Late presentation with HIV in Africa : phenotypes, risk, and risk stratification in the REALITY trial
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Background. Severely immunocompromised human immunodefciency virus (HIV)-infected individuals have high mortality shortly afer starting antiretroviral therapy (ART). We investigated predictors of early mortality and "late presenter" phenotypes. Methods. Te Reduction of EArly MortaLITY (REALITY) trial enrolled ART-naive adults and children =5 years of age with CD4 counts <100 cells/μL initiating ART in Uganda, Zimbabwe, Malawi, and Kenya. Baseline predictors of mortality through 48 weeks were identifed using Cox regression with backwards elimination (exit P >.1). Results. Among 1711 included participants, 203 (12%) died. Mortality was independently higher with older age; lower CD4 count, albumin, hemoglobin, and grip strength; presence of World Health Organization stage 3/4 weight loss, fever, or vomiting; and problems with mobility or self-care at baseline (all P <.04). Receiving enhanced antimicrobial prophylaxis independently reduced mortality (P =.02). Of fve late-presenter phenotypes, Group 1 (n = 355) had highest mortality (25%; median CD4 count, 28 cells/μL), with high symptom burden, weight loss, poor mobility, and low albumin and hemoglobin. Group 2 (n = 394; 11% mortality; 43 cells/μL) also had weight loss, with high white cell, platelet, and neutrophil counts suggesting underlying inflammation/infection. Group 3 (n = 218; 10% mortality) had low CD4 counts (27 cells/μL), but low symptom burden and maintained fat mass. Te remaining groups had 4%-6% mortality. Conclusions. Clinical and laboratory features identifed groups with highest mortality following ART initiation. A screening tool could identify patients with low CD4 counts for prioritizing same-day ART initiation, enhanced prophylaxis, and intensive follow-up.
Siika , A , McCabe , L , Bwakura-Dangarembizi , M , Kityo , C , Mallewa , J , Berkley , J , Maitland , K , Griffiths , A , Baleeta , K , Mudzingwa , S , Abach , J , Nathoo , K , Thomason , M J , Prendergast , A J , Walker , A S , Gibb , D M , Mugyenyi , P , Kityo , C , Musiime , V , Wavamunno , P , Nambi , E , Ocitti , P , Ndigendawani , M , Kemigisa , M , Acen , J , Olebo , D , Mpamize , G , Amone , A , Okweny , D , Mbonye , A , Nambaziira , F , Rweyora , A , Kangah , M , Kabaswahili , V , Abach , J , Abongomera , G , Omongin , J , Aciro , I , Philliam , A , Arach , B , Ocung , E , Amone , G , Miles , P , Adong , C , Tumsuiime , C , Kidega , P , Otto , B , Apio , F , Baleeta , K & REALITY Trial Team 2018 , ' Late presentation with HIV in Africa : phenotypes, risk, and risk stratification in the REALITY trial ' Clinical Infectious Diseases , vol. 66 , no. Issue suppl_2 , pp. S140-S146 . DOI: 10.1093/cid/cix1142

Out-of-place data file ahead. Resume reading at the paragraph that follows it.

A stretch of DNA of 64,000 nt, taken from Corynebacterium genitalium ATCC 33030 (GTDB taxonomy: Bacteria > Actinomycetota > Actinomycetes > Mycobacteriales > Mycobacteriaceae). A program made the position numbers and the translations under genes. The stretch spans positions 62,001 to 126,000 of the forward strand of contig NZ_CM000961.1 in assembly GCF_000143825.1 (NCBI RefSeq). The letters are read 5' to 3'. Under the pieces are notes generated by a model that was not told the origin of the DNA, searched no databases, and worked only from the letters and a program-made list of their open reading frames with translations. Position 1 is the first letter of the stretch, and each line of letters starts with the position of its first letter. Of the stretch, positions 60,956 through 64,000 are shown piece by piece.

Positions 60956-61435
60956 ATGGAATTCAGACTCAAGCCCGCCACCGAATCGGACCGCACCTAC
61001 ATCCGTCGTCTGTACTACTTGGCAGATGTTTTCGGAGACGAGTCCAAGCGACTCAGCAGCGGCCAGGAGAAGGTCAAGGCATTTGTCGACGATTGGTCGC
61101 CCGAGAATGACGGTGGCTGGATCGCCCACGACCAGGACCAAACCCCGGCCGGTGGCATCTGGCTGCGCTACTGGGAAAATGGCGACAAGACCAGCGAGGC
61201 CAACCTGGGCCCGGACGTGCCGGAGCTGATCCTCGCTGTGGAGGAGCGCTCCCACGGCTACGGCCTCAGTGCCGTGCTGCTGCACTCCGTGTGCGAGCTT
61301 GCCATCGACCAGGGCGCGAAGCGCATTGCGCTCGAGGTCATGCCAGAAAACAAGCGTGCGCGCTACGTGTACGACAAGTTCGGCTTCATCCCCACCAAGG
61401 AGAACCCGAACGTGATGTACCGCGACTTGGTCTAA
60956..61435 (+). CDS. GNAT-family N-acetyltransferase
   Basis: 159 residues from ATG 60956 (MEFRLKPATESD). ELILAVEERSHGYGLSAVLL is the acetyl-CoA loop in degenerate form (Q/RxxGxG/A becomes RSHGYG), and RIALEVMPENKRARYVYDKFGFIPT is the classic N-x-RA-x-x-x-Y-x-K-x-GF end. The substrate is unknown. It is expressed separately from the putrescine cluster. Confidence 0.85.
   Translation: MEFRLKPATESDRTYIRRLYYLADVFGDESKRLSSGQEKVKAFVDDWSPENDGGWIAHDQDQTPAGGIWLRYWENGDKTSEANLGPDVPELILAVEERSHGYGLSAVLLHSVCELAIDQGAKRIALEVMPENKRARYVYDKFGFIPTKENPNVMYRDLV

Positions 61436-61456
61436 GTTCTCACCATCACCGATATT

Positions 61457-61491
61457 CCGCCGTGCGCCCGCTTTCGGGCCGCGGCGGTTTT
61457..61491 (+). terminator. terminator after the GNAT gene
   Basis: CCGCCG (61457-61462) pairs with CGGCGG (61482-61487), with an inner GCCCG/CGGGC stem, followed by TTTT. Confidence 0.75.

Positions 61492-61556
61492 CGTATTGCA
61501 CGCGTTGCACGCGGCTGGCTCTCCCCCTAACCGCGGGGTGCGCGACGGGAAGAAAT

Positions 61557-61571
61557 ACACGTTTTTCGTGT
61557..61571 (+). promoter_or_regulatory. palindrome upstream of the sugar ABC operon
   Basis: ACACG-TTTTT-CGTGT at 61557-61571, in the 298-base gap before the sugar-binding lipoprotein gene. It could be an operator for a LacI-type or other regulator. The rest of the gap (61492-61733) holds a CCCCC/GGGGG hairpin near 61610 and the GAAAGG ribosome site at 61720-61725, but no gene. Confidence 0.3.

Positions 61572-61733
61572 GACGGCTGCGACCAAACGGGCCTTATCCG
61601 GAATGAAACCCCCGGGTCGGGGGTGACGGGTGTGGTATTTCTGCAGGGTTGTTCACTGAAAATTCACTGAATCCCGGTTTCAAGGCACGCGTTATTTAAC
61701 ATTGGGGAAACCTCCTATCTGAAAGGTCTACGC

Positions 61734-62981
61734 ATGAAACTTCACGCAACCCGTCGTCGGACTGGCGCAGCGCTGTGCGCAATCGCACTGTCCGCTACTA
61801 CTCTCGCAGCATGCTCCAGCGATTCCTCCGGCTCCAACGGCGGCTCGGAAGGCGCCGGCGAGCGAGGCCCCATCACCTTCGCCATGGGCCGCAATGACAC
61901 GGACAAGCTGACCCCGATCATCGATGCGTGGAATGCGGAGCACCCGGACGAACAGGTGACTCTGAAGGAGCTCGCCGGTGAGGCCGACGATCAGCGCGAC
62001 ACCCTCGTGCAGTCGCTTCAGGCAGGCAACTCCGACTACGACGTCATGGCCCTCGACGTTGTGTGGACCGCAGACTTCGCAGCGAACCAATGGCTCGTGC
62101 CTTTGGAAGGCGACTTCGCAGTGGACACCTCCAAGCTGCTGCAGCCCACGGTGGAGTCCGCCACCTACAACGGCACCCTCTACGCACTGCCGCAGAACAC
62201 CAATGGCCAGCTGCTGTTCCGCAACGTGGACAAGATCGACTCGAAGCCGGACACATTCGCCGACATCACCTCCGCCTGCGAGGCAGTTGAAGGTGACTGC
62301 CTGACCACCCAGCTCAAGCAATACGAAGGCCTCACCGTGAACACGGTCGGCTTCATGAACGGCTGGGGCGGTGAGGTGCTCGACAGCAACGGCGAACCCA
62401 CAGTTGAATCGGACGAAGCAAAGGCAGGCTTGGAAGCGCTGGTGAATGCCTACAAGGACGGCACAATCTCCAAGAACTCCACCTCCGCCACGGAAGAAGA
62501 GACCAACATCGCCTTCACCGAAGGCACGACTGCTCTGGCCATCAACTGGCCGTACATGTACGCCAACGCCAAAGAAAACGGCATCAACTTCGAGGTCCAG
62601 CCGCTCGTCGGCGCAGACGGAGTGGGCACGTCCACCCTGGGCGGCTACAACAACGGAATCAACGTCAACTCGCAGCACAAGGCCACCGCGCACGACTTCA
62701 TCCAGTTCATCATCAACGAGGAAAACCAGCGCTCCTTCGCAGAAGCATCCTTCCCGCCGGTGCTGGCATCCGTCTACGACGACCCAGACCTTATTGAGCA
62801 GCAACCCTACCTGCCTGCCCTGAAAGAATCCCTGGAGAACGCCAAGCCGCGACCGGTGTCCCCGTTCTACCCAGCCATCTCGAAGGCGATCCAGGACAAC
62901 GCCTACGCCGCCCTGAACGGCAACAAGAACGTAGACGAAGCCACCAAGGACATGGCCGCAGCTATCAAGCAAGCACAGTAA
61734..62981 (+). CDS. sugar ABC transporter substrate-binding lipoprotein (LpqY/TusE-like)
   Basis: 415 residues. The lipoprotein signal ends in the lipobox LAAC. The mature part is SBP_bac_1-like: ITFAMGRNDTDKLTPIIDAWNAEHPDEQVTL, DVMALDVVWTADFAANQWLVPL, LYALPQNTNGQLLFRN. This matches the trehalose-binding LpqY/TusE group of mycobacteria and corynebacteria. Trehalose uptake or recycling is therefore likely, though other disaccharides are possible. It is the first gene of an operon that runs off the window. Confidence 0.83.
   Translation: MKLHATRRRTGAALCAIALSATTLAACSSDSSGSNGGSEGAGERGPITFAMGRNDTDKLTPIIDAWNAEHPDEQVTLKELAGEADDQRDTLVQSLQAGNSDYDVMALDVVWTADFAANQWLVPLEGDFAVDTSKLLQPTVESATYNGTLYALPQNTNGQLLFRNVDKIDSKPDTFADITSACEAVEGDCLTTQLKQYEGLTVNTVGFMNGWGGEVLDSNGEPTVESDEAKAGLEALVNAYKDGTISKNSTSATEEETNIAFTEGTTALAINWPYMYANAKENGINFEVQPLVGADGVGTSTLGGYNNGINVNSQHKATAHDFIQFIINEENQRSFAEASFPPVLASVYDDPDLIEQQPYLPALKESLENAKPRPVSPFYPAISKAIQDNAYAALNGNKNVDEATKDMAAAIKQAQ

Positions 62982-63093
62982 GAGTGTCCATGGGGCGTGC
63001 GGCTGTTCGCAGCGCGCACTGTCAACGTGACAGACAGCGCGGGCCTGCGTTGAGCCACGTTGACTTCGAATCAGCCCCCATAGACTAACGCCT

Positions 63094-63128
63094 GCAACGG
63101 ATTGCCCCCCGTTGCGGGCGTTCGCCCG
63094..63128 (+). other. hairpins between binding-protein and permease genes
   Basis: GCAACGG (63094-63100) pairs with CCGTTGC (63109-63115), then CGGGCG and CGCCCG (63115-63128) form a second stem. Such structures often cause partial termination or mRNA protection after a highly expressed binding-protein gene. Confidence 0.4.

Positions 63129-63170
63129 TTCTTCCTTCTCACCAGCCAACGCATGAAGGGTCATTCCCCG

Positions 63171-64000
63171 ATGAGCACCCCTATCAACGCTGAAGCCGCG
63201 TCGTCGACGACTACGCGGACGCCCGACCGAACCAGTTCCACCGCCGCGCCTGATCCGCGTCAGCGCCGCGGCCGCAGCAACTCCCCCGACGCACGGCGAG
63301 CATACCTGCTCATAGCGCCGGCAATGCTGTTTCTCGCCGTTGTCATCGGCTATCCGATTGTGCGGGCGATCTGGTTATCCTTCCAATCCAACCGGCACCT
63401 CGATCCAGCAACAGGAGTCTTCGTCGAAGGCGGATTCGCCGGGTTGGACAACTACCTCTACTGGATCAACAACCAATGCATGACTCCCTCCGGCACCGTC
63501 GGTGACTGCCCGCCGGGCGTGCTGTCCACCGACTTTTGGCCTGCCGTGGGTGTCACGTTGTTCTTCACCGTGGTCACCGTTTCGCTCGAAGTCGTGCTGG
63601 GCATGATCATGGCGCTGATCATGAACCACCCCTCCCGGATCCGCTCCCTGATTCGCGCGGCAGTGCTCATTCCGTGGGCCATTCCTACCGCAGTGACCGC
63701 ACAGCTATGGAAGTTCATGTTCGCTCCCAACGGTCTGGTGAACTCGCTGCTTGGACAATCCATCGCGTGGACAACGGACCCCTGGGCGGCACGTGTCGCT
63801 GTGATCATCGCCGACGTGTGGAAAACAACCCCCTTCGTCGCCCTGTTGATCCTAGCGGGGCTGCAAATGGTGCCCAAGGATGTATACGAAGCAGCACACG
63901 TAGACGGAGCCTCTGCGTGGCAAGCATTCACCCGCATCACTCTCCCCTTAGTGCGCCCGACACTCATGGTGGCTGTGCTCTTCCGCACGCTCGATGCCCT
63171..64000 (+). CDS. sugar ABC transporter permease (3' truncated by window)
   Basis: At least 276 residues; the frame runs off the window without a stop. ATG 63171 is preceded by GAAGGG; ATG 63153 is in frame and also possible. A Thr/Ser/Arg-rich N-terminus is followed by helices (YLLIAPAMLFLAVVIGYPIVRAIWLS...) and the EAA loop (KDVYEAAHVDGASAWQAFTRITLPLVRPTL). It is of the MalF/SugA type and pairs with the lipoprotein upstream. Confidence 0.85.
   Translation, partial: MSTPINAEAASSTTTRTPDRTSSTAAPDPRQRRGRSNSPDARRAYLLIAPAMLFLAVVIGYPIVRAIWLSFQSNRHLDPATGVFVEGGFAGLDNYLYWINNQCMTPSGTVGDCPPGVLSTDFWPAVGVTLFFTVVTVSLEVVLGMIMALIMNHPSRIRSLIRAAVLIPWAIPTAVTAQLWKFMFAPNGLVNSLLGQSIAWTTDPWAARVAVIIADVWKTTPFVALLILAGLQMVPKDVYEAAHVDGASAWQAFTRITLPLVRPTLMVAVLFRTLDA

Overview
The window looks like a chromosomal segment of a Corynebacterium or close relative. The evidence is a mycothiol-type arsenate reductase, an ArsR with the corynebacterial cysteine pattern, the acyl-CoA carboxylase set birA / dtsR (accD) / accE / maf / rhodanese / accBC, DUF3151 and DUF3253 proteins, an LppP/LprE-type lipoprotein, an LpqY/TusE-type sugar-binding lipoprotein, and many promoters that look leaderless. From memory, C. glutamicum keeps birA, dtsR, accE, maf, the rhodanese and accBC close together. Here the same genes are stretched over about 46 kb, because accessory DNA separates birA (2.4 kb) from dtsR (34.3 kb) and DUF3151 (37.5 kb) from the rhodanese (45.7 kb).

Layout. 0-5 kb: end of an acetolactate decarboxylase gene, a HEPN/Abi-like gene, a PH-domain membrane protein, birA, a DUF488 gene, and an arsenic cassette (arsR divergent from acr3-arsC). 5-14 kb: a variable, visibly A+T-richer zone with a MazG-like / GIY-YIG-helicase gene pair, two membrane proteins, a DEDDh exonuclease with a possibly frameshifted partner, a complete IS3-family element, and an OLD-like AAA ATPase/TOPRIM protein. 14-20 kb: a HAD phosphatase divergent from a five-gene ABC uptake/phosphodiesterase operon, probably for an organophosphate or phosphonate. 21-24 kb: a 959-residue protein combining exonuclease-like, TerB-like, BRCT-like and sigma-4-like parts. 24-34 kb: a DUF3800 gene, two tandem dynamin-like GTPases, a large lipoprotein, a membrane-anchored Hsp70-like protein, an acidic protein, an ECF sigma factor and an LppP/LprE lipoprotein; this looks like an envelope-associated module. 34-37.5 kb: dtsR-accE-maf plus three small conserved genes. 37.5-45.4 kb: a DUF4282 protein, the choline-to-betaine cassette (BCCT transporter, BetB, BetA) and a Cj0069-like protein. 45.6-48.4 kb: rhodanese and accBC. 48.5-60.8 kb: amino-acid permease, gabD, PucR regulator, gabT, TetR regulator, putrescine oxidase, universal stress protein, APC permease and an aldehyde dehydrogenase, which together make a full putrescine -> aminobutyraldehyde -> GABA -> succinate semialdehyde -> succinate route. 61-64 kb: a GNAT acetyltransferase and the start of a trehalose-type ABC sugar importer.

Clinical Infectious Diseases
© 2018 World Health Organization; licensee Oxford University Press USA. This is an open access article distributed under the terms of the Creative Commons Attribution IGO License (http://creativecommons.org/licenses/by/3.0/igo/legalcode), which permits unrestricted use, distribution, and reproduction in any medium, provided the original work is properly cited. In any reproduction of this article there should not be any suggestion that WHO or this article endorse any specific organisation or products. The use of the WHO logo is not permitted. This notice should be preserved along with the article’s original URL. DOI: 10.1093/cid/cix1142
DescriptionREALITY was funded by the Joint Global Health Trials Scheme (JGHTS) of the UK Department for International Development, the Wellcome Trust, and Medical Research Council (MRC) (grant number G1100693). Additional funding support was provided by the PENTA Foundation and core support to the MRC Clinical Trials Unit at University College London (grant numbers MC_UU_12023/23 and MC_UU_12023/26). Cipla Ltd, Gilead Sciences, ViiV Healthcare/GlaxoSmithKline, and Merck Sharp & Dohme donated drugs for REALITY, and ready-to-use supplementary food was purchased from Valid International. A. J. P. is funded by the Wellcome Trust (grant number 108065/Z/15/Z). J. A. B. is funded by the JGHTS (grant number MR/M007367/1). The Malawi-Liverpool–Wellcome Trust Clinical Research Programme, University of Malawi College of Medicine (grant number 101113/Z/13/Z) and the Kenya Medical Research Institute (KEMRI)/Wellcome Trust Research Programme, Kilifi (grant number 203077/Z/16/Z) are supported by strategic awards from the Wellcome Trust, United Kingdom. Permission to publish was granted by the Director of KEMRI. This supplement was supported by funds from the Bill & Melinda Gates Foundation.
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